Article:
Odonata:      Dragon and Damsel Flies
   Orthoptera:   Grasshoppers and Mantids
   Homoptera:    Cicadas and Misc. Hoppers
   Diptera:      Flies and Mosquitoes
   Hymenoptera:  Ants, Wasps, and Bees
   Lepidoptera:  Butterflies and Moths
   Coleoptera:   Beetles

Jointed Legged Animals (Phylum Arthropoda) make up the largest phylum. There are probably more than one million different species of arthropods known to science. It is also the most successful animal phylum in terms of the total number of living organisms.

Butterflies, beetles, grasshoppers, various insects, spiders, and crabs are well-known arthropods.

The phylum is usually broken into the following five main classes:

   Arachnida:      Spiders and Scorpions
   Crustacea:      Crabs and Crayfish
   Chilopoda:      Centipedes
   Diplopoda:      Millipedes
   Insecta:        Insects

There are several other "rare" classes in the arthropods that should be mentioned. A more formal list is as follows:

   Sub Phylum Chelicerata

     C. Arachnida:      Spiders and scorpions
     C. Pycnogonida:    Sea spiders (500 species)
     C. Merostomata:    Mostly fossil species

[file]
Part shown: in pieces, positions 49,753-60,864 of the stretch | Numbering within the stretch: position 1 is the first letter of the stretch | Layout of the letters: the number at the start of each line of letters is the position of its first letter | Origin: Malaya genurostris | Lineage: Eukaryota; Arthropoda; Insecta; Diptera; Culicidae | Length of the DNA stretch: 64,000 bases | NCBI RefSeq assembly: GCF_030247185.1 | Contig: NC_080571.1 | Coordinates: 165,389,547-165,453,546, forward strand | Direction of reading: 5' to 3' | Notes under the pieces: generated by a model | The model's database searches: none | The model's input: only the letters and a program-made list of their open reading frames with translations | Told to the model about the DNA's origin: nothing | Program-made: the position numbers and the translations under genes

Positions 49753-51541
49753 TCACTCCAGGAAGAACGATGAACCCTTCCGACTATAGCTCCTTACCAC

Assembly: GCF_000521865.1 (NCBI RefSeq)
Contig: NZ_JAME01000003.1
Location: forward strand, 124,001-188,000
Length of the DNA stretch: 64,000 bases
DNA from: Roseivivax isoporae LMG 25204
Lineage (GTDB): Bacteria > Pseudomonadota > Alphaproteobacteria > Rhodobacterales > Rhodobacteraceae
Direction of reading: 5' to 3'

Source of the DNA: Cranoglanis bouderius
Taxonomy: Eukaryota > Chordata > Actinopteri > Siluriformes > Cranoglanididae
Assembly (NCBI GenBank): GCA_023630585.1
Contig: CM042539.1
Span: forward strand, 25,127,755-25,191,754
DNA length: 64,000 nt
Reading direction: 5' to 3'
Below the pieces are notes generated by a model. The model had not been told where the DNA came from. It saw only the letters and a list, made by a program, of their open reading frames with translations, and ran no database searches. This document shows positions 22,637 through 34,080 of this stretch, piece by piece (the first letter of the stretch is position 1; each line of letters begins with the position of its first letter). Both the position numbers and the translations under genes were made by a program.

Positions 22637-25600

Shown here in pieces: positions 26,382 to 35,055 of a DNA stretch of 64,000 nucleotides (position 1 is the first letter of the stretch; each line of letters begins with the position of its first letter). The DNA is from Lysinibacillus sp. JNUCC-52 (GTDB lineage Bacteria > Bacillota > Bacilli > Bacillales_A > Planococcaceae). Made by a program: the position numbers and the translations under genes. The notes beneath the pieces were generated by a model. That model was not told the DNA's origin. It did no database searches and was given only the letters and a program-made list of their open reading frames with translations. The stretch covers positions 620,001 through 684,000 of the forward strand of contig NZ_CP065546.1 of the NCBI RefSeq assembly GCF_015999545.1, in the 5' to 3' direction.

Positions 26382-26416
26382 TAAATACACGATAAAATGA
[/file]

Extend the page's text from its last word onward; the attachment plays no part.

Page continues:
Sub Phylum Mandibulata

     C. Crustacea:      Crabs and crayfish
   Myriapod Group

     C. Chilopoda:      Centipedes
     C. Diplopoda:      Millipedes
     C. Pauropoda:      Tiny millipede-like
     C. Symphyla:       Garden centipedes

   Insect Group

     C. Insecta:        Insects

The above list does not include some extinct classes of Arthropods such as the Trilobites.

Animal Kingdom contains numerous organisms that feed on other animals or plants. Included in the animal kingdom are the lower marine invertebrates such as sponges and corals, the jointed legged animals such as insects and spiders, and the backboned animals such as fish, amphibians, reptiles, birds, and mammals.